PL circus extended to Electoral Commission?

The world would have been spared the near-circus going on in the Liberal Party (PL) as it stumbles from one crisis to another, if plain fair play had taken precedence over anything else.

The world would have been spared the near-circus going on in the Liberal Party (PL) as it stumbles from one crisis to another, if plain fair play had taken precedence over anything else.

At first it was an accusation against party president Protais Mitali and first vice president Odette Nyiramirimo among others over rigging party elections, by some few party members.

Some of their accusers were – no credit for guessing right – legislators Elie Ngirabakunzi and Isae Murashi, in addition to other party heavyweights like Emmanuel Musabyimana, Laurien Nyabyenda and Emmanuel Uwimana.

When the accused came out of the scuffle scathed but still fighting, the next stage act was to sponsor a motion kicking the troubling people out of the party.

They were duly kicked out, and this meant since they were no longer party members, they could no longer represent the party in parliament.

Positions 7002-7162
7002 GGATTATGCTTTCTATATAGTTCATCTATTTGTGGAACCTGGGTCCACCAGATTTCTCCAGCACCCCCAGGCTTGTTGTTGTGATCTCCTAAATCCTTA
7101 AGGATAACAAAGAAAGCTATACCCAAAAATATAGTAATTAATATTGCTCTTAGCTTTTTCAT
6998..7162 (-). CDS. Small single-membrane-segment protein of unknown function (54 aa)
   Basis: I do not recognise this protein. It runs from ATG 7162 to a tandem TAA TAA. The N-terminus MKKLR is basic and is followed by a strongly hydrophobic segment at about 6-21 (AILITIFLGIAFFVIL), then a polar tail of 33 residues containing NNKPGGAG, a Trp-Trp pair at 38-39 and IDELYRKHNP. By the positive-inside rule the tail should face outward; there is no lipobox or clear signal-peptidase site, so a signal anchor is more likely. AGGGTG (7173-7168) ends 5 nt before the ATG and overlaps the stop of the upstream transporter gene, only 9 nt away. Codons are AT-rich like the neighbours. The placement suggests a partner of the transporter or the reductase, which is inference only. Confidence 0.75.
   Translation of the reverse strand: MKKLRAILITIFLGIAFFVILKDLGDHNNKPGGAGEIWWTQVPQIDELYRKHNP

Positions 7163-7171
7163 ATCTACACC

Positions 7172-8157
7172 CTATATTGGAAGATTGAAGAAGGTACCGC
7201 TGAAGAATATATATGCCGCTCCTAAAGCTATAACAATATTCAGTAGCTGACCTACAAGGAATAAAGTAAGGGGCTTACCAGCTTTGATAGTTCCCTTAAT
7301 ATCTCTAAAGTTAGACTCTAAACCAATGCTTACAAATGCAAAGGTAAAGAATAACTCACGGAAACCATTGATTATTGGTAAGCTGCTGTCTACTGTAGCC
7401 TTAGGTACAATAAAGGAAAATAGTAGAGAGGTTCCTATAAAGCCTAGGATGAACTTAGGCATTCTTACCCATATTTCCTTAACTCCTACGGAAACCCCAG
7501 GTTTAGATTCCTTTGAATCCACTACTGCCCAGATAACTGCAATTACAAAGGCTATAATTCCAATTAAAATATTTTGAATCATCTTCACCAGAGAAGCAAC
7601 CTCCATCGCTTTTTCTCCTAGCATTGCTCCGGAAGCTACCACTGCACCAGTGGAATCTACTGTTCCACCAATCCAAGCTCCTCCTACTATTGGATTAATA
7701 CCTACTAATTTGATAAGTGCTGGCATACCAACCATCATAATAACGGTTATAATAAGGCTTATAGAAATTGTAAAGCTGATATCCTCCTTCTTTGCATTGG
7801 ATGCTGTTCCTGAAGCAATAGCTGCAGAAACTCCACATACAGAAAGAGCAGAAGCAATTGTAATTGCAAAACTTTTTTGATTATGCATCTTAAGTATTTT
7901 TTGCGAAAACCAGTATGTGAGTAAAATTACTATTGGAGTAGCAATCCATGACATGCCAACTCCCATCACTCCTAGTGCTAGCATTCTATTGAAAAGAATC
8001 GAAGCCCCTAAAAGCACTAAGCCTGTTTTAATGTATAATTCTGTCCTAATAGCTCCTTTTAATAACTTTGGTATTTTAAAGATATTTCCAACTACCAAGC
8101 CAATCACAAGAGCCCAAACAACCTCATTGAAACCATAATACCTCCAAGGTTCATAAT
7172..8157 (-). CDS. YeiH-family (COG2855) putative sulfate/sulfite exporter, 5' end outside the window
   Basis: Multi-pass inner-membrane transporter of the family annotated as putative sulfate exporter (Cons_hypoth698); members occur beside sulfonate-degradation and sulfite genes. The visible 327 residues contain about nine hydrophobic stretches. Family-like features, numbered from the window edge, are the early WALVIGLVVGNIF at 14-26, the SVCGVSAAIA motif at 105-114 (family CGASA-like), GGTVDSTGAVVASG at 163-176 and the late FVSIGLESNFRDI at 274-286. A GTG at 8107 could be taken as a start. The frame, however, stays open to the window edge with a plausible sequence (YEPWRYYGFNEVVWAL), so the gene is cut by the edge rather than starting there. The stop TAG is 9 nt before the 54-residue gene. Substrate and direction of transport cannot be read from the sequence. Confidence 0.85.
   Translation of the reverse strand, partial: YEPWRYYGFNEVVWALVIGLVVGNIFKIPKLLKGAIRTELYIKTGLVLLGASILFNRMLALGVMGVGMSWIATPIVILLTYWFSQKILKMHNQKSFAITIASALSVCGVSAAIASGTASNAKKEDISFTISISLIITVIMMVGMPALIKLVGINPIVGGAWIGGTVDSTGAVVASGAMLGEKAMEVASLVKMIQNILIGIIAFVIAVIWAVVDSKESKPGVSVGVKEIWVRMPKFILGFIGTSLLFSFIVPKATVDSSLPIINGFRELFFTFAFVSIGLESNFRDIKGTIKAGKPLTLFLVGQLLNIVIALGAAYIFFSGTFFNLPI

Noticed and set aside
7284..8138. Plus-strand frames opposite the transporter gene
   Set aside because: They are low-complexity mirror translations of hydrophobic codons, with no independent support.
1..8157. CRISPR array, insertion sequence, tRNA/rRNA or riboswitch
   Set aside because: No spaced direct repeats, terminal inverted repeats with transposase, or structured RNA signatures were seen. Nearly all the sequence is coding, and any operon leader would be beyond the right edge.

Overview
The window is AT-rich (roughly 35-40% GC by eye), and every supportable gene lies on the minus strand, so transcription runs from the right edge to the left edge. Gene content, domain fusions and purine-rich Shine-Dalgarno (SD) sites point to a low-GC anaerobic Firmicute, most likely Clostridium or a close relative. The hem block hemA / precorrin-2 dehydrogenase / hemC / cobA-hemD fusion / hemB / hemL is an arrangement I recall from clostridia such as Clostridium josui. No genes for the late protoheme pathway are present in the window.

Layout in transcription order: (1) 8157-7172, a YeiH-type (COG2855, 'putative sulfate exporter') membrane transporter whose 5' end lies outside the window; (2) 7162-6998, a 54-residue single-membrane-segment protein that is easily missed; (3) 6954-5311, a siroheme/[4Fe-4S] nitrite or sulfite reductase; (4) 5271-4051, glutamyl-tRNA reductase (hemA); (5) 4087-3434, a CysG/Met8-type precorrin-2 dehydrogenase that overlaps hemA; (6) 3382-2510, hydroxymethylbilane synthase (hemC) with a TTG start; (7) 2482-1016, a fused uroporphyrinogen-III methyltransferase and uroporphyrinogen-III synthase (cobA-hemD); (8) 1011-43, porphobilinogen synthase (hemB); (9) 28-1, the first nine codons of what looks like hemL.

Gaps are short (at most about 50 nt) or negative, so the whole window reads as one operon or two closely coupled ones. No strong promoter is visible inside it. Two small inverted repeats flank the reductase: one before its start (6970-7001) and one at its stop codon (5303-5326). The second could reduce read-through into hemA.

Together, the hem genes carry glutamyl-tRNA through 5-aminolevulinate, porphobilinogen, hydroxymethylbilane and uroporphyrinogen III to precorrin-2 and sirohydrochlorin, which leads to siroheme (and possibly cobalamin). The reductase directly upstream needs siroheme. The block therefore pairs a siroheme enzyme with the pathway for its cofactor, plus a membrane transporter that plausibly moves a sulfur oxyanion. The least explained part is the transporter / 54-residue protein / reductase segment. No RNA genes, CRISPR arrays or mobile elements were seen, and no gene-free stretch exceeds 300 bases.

The party president duly notified the Speaker, who in turn notified the National Electoral Commission, which also – very fast indeed – held prompt elections and came up with Ngirabakunzi and Murashi’s replacements in Francois Udahemuka and Charles Kamanda.

Now, court has overturned the decision to chase the MPs out of the House. All this since August 5, when the party held its elections.

There is nothing unusual in internal party wrangling, even if it cannot build confidence in the party faithful, or even attract a larger following.

What is unusual is the speed at which the decision to replace the sacked MPs, and the decision by the National Electoral Commission to accept to hold such elections, even when it was known that the expelled MPs had lodged a case in court against their sacking.

Very simply, in order to avoid unnecessary controversy, NEC should have merely waited for the case to be disposed of in court first.

Now NEC is in a quagmire about holding a possibly illegal election, for which it is liable. If both NEC and Parliament had been ruled by prudence, they wouldn’t have a situation where PL has two sets of House representatives – two already sworn in, and two waiting in the wings to be sworn in.
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